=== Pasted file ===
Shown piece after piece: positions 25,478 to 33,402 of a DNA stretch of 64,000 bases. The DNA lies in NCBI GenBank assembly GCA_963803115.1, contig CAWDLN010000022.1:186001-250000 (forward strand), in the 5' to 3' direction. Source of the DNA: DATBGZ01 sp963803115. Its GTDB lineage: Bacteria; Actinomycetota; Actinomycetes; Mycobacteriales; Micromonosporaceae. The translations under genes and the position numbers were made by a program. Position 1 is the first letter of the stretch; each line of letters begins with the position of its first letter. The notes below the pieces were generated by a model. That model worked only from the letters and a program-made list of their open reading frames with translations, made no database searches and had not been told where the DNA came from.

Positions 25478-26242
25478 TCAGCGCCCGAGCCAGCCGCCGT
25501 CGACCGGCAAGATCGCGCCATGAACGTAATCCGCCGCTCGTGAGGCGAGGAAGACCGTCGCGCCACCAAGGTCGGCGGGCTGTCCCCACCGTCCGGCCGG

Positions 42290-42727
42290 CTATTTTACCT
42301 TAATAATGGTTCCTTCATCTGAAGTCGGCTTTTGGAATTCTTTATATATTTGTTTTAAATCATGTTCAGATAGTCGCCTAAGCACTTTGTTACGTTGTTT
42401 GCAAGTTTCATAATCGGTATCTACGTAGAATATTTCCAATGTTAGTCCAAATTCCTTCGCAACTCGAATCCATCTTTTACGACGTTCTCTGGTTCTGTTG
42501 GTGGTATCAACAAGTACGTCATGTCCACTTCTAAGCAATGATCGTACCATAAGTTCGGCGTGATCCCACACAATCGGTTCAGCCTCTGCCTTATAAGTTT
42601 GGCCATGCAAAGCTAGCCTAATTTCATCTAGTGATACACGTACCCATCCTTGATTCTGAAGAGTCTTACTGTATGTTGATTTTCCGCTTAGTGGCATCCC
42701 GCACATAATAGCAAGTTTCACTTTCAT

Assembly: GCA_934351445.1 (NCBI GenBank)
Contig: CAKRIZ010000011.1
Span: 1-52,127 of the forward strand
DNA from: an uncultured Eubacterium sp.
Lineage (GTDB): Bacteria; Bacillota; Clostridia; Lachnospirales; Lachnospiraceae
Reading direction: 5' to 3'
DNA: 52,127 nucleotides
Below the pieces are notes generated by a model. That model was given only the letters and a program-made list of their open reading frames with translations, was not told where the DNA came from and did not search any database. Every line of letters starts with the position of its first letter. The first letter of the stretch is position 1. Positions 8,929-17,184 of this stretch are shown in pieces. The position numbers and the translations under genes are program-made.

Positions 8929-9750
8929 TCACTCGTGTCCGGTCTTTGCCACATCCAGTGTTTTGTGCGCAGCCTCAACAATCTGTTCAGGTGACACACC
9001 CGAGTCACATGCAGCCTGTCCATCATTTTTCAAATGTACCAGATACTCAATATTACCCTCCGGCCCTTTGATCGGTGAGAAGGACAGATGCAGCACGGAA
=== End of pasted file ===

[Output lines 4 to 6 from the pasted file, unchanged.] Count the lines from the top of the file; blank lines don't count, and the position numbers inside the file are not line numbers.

25501 CGACCGGCAAGATCGCGCCATGAACGTAATCCGCCGCTCGTGAGGCGAGGAAGACCGTCGCGCCACCAAGGTCGGCGGGCTGTCCCCACCGTCCGGCCGG

Positions 42290-42727
42290 CTATTTTACCT